Tuesday, January 1, 2013

Will This Be the Year You Retire?

All the recent talk about the "fiscal cliff" and related matters has included a lot of talk about retirement.

Talking about retirement is a little like talking about spider webs. We don't know what they are made of until we look at them closely. As a result, the subject becomes a little scary and mysterious. So let's explore the retirement a bit.

There are only a couple of different attitudes regarding retirement. Some people say, "Yup. I qualify for retirement so I'm outta here." Others say, "Gee, I don't know how to feel about retiring. What will I do with myself? All I have ever done is work. How will I fill all my time?" Another group says, "I'll never be able to retire. I have too many expenses and my income will not continue to grow. I'll keep working for as long as I can."

I belong to the first group.

I retired over three years ago. Admittedly, it was a little scary at first. I didn't know what I would do when I was no longer going to a job every day. But I made the decision, despite the unstable stock market. No regrets.

Like many things in life, we can never predict how something will play out. Marriage. Careers. It's hard to know how that new chicken recipe will taste until we actually prepare it according to the instructions. Some times we are pleased with the results. Other times we have a disappointment and probably won't make that dish again. Life is somewhat of a crap shoot. You have to roll the dice.

When I was a young bride, I knew I was way too young and immature to think about having children. It was not on the agenda, at least for the present time. People used to say to me, "Don't wait until you can afford children. If you do, you will never have kids." It was very wise advice indeed. By the time we thought about having children, we were no longer interested in staying married. So it all worked out for the best.

I grew to feel the same about retirement. You can wait until everything seems right -- the market is on the upswing, etc. But that time might not come and -- let's be frank here -- we never know how long we have. So in my case, when it seemed right, I made the decision.

But there are plenty of folks out there who are afraid to make the decision. I know some of these people. One, a great man, was a hard-working working partner in a local business. He had plenty of folks who relied on his business acumen and was busy every day with people who sought his answers to business questions. He could not make the decision to retire because of his pivotal involvement in the business. One morning a few months ago I picked up a local paper and saw his obituary. He had died at the office. Several people have met a similar fate during my years in the working community. Despite their best plans, a clean break was not meant to be. They are gone and there is nothing they can do to change how the story plays out.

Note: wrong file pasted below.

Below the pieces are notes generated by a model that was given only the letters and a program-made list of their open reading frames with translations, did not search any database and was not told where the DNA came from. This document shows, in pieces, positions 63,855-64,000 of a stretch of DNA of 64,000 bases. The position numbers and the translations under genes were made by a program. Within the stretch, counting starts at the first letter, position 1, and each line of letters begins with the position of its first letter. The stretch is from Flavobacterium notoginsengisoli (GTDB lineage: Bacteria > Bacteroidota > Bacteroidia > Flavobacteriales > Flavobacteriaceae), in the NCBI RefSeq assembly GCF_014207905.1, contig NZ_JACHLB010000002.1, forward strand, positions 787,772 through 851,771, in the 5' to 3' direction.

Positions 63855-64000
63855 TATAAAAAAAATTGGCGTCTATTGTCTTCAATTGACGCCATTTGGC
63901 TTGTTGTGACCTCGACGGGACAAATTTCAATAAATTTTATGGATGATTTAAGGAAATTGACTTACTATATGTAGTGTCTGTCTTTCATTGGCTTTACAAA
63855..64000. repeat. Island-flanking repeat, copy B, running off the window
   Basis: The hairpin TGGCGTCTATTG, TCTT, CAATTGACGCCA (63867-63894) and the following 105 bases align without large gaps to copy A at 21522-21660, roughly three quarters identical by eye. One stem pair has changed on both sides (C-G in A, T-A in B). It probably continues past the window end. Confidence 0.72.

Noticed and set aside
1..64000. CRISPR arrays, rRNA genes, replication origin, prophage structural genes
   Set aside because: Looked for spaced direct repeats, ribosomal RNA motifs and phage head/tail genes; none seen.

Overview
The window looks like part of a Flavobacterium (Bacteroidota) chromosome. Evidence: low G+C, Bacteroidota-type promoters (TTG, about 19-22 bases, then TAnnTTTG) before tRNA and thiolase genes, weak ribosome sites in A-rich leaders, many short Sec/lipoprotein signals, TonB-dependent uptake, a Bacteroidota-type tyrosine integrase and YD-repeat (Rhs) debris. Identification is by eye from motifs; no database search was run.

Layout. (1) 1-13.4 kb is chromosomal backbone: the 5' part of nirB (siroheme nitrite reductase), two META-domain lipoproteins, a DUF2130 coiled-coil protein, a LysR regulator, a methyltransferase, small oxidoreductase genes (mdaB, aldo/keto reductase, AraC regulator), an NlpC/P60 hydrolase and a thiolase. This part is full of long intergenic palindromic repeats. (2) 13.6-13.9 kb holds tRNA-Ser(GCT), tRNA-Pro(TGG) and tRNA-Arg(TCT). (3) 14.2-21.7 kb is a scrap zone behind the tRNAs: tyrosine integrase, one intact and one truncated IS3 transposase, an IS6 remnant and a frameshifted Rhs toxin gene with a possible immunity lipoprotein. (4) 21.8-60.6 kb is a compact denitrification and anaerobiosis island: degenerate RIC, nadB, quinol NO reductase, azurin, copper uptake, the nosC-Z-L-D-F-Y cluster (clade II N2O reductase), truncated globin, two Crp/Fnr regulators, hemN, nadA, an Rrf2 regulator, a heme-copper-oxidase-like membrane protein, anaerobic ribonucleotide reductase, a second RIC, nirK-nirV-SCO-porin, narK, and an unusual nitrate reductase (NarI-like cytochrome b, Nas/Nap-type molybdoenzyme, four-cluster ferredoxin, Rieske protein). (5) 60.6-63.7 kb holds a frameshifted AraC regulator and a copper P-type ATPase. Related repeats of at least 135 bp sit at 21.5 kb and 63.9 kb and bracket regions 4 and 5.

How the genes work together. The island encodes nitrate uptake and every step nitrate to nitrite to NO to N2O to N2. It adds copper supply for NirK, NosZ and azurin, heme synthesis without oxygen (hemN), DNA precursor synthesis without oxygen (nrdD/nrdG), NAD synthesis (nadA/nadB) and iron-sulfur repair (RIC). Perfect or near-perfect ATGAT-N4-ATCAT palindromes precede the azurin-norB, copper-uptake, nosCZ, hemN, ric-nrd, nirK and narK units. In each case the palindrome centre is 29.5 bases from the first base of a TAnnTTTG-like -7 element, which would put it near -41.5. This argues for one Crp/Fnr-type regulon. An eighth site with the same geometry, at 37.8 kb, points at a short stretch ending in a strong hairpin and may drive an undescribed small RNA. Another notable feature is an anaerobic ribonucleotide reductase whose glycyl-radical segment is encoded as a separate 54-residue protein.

Some have made the decision and regretted it immediately. They whine such statements as "Why did I quit? It was a horrible decision." What they are really saying is, "Why didn't I see it coming? Why didn't I find something to fill my time? I should have had another interest waiting in the wings but I was too busy doing the job at hand."

I doubt that anyone really knows what to expect in retirement. It's like stepping into a marriage. People can shout and persuade all they want trying to share their opinion, but the final decision is a personal one. Follow your instincts, weigh all the facts you can gather. Listen to your inner voice and then -- make the decision you feel is best for you.

If this isn't the year, then set some type of arbitrary deadline. Don't spend the next decade (or two) trudging to a job you dislike because you don't know what else to do. Start thinking about other options and at least get familiar with the idea of stepping outside of your field of comfort.

The entire process can be immensely freeing. Just imagine doing what you want, when you want. Just avoid being scared and remember that you are in charge of this decision.

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